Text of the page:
The next mostly performed procedure is the retroperitoneal approach (RPA) with the patient in prone position (4). This approach is preferred by some authors due to several reported advantages in comparison to TLA, including a shorter operative time, less intraoperative blood loss, lower postoperative pain and shorter hospital stay. Moreover, the absence of any intraperitoneal manipulation makes it ideal in case of peritoneal adhesions from previous surgery and reduces the risk of damage to intra-abdominal organs from mobilization, which also translates into quicker return to normal bowel functions (6-9).

The least common approach is the anterior one with the patient in supine position (3,10). More familiar anatomical recognition, the possibility to explore the abdominal cavity and to perform associated procedures, including contralateral adrenalectomy, without repositioning the patient on the operative table, are the main advantages of this approach (11,12). The postoperative outcomes that are reported in the literature are similar to the outcomes reported after other approaches (11,12).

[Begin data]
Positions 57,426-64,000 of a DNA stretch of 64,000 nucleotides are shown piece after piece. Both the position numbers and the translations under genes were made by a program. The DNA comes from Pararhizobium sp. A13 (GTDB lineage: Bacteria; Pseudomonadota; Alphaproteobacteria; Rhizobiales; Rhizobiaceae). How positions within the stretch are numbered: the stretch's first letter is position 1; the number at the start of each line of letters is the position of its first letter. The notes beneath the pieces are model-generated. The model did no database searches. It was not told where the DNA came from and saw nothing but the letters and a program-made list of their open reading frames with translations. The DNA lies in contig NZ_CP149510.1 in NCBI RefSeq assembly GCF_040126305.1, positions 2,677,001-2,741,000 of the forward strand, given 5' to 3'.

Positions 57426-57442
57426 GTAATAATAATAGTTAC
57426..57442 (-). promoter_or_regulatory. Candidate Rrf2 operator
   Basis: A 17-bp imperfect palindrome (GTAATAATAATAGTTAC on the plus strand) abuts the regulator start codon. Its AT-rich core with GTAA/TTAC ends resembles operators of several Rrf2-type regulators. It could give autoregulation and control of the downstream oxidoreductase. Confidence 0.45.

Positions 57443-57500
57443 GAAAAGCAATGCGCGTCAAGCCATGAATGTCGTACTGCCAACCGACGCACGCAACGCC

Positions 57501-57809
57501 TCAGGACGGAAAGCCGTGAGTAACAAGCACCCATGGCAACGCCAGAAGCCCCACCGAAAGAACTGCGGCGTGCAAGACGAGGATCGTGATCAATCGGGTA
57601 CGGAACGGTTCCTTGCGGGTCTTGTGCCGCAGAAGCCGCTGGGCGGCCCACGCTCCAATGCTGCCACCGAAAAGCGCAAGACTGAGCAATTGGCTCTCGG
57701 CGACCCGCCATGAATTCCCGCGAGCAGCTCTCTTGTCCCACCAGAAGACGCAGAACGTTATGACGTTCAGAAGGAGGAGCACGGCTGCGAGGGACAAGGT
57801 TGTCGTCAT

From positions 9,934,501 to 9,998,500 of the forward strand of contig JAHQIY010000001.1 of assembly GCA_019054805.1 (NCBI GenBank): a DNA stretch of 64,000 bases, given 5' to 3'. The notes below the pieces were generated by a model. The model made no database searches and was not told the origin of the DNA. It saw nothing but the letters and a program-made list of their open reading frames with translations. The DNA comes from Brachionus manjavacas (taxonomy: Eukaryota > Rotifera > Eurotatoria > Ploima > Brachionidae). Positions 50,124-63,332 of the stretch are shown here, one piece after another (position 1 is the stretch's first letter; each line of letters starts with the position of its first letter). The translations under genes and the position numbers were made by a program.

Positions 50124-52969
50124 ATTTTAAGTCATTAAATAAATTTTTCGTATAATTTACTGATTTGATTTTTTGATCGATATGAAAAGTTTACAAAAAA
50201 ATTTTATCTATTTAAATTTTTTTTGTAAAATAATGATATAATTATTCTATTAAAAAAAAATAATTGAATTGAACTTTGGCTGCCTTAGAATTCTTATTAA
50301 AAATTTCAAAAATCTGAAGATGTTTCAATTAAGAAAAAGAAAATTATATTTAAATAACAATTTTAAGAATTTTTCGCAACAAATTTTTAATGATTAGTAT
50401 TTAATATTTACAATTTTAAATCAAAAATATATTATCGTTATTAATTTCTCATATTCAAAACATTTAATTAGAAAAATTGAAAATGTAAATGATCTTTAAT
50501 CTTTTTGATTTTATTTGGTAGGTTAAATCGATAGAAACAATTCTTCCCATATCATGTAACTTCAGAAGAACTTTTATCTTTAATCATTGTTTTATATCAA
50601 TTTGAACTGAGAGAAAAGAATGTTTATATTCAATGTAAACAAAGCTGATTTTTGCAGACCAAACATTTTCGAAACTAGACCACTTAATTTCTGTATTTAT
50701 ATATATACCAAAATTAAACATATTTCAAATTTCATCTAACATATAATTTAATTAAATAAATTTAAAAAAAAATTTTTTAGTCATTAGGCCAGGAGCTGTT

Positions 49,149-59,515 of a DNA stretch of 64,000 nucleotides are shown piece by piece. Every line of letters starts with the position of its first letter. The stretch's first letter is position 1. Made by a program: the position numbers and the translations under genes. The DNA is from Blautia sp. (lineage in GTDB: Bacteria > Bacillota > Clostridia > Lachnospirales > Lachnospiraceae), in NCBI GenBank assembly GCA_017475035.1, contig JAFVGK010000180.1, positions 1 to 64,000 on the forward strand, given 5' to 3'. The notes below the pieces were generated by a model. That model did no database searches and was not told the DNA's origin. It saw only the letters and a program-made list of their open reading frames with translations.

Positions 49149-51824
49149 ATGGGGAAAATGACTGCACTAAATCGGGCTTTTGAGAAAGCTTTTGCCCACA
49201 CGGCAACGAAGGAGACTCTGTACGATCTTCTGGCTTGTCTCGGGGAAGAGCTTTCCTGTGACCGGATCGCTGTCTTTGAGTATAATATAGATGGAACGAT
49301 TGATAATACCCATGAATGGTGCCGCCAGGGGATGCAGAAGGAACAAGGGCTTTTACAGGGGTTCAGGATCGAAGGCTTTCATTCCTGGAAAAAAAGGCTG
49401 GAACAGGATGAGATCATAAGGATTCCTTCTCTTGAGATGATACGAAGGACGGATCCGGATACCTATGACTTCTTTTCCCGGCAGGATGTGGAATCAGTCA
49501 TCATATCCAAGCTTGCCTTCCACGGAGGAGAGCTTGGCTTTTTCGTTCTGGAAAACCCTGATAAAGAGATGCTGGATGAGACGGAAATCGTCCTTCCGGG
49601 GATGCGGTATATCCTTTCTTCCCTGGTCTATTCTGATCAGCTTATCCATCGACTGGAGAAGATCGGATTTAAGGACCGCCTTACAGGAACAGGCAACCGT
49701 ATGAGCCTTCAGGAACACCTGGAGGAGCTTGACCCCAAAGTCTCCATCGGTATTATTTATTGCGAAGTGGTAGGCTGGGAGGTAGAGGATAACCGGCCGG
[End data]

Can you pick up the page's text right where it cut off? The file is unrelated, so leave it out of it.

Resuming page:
Each of these approaches, however, has some inherent weakness. With TLA, early ligation of the adrenal vein may not be obtained without some degree of gland manipulation, with the consequent risk of catecholamines, hormones or cancer cells spread. RPA is reported to be difficult to perform in patients with large tumors (>7–8 cm) and in patients with a high BMI (13). Conversion to open surgery in case of massive bleeding is difficult and the patient’s position on the operative table can contribute in itself to hemodynamic instability, especially in case of pheochromocytoma. Finally, the anterior approach to left-sided lesions requires mobilization of the left colonic flexure that results in prolonged operative time and a higher surgical risk.